“Okay,” Robin says softly. “Okay, I get it. I wrote you letter after letter, Regina. I never judged you back then. I knew you better than to do that or believe any of the insane theories for why you killed Leo. Did you ever read any of the letters?”

“My attorney advised against it,” she says back as if in a trance. “I was… fragile. There was so much hate mail, and I was pregnant…”

Robin frowns, his heart beating fast and painfully, thinking of a seventeen year old Regina too scared to read his letter for fear of what it contained.

“You thought I’d honestly think less of you? After everything? After a lifetime growing up and sharing everything together?”

Regina shoots him a haunting look that would kill. “I had secrets I never told you.”

“It didn’t matter.”

“I committed a violent murder.”

“Our of necessity it appears. Which is what I always thought.”

She looks at him quizzically. “Really?”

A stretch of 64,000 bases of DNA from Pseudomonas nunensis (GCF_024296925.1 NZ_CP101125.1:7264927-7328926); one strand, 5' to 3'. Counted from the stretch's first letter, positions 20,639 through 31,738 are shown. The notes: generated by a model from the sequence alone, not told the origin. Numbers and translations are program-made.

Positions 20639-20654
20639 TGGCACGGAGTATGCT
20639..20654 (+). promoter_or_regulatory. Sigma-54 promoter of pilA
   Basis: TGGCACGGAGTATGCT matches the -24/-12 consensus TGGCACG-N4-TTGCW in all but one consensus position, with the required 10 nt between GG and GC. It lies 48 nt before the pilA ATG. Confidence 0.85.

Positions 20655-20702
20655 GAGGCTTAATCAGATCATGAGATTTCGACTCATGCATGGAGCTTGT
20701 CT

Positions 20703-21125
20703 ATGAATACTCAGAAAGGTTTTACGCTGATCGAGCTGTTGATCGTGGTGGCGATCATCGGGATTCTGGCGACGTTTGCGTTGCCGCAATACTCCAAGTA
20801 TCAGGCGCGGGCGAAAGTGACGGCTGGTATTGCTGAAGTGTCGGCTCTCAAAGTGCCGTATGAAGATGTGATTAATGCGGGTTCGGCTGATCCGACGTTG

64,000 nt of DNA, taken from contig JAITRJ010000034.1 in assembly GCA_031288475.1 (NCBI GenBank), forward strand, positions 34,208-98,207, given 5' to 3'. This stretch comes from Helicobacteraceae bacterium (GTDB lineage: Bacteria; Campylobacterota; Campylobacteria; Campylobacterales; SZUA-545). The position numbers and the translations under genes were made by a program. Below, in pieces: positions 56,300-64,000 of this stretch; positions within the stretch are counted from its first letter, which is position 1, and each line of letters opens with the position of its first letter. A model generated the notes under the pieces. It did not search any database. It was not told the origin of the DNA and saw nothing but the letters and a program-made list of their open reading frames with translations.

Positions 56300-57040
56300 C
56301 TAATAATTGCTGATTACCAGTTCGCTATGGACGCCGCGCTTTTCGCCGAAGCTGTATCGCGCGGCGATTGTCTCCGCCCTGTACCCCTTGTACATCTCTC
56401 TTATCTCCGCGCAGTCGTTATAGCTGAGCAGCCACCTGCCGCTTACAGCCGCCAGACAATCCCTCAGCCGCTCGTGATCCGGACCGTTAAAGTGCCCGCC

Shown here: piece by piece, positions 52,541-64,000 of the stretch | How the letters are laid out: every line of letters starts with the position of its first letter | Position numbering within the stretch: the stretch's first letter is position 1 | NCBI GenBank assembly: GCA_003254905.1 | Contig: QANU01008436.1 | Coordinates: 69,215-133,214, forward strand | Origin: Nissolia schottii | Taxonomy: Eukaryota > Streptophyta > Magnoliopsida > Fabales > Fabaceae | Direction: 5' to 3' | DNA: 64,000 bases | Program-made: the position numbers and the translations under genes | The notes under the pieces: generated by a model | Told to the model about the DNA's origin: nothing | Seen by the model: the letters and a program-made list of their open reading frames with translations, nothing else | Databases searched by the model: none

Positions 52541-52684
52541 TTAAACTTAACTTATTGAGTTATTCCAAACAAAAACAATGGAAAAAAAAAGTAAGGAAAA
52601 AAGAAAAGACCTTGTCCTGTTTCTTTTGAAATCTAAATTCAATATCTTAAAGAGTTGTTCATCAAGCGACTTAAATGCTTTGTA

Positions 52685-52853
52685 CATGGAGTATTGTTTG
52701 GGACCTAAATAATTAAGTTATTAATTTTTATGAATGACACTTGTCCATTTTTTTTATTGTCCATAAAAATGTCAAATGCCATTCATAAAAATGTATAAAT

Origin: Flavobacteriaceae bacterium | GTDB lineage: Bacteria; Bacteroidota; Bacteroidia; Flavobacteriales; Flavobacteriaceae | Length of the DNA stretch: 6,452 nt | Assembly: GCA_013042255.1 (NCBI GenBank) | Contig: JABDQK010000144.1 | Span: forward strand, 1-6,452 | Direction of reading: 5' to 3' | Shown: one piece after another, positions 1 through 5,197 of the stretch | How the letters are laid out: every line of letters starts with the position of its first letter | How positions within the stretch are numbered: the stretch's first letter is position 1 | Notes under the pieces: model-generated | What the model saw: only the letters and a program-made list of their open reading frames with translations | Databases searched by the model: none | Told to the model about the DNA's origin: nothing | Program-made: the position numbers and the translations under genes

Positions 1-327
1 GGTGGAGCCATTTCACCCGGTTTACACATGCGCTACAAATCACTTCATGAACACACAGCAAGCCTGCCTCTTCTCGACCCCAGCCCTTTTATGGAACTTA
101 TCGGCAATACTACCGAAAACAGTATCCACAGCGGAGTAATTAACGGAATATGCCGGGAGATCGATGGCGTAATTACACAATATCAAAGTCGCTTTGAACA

He nods.

“You don’t need to leave town, Regina. Your secret is safe with me. And I don’t think less of you. I never would.”

Regina swallows heavily and nods slowly.

“Okay then. I should go. Henry is waiting.”

“Can I see you sometime?” Robin asks. He’s already writing his number on a piece of paper for her, because even if she says no, maybe she will change her mind later, “I don’t think I realized how much I missed you until this minute. I can show you some child-friendly activities in town — I have a son of my own, you know.”

That earns him a truly bright genuine smile from Regina that makes his heart knock hard. “You do?” she asks.

“He is only five, but yes, I do.”

“Does that make him too young to go to the play tonight?” Regina asks, a bit nervously, “Because my son is insisting we attend.”

“Ordinarily it would,” Robin smiles at her, trying to tamp down his pride, “but my son is one of two kindergarteners in the play. He is playing the littlest duckling.”

“That’s adorable,” Regina says, “Well, I’ll be there with Henry. And knowing him he will spot you and say hi. I just ask you be discrete and let me fill in the dots. He’s heard about you, but… I changed some things. Only to protect him.”